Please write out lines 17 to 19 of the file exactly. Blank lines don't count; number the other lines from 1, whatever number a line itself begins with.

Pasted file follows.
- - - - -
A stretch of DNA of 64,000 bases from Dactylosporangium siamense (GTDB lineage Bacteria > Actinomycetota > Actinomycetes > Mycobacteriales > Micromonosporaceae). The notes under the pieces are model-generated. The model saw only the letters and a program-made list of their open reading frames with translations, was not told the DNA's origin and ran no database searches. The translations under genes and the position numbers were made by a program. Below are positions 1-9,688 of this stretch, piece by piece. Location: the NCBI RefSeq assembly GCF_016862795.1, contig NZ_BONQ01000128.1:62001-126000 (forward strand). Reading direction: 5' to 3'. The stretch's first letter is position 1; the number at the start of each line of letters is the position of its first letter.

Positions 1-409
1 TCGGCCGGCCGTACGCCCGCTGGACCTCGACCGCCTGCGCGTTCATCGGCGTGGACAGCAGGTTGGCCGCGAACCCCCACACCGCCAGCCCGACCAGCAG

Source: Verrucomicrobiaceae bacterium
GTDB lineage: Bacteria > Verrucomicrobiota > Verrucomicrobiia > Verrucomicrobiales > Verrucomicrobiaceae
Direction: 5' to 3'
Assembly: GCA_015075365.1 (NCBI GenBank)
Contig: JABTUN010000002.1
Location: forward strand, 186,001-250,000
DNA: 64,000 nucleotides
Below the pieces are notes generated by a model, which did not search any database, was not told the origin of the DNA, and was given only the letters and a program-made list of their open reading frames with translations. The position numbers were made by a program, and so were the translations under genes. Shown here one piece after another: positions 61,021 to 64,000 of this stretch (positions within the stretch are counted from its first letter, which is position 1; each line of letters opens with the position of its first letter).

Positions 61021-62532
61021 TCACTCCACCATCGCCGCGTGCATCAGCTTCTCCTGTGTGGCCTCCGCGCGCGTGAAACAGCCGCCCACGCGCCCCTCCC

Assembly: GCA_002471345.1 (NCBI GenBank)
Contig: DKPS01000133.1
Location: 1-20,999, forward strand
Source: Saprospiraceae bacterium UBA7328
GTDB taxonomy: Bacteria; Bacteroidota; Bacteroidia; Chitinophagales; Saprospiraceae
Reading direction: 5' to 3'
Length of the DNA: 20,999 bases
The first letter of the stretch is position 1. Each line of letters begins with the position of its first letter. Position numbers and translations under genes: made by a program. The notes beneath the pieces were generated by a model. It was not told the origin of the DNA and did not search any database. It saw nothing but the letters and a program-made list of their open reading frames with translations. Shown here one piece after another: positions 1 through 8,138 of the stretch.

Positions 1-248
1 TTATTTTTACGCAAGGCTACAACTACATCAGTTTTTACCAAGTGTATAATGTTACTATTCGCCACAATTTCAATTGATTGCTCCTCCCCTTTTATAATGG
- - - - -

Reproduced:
Source: Saprospiraceae bacterium UBA7328
GTDB taxonomy: Bacteria; Bacteroidota; Bacteroidia; Chitinophagales; Saprospiraceae
Reading direction: 5' to 3'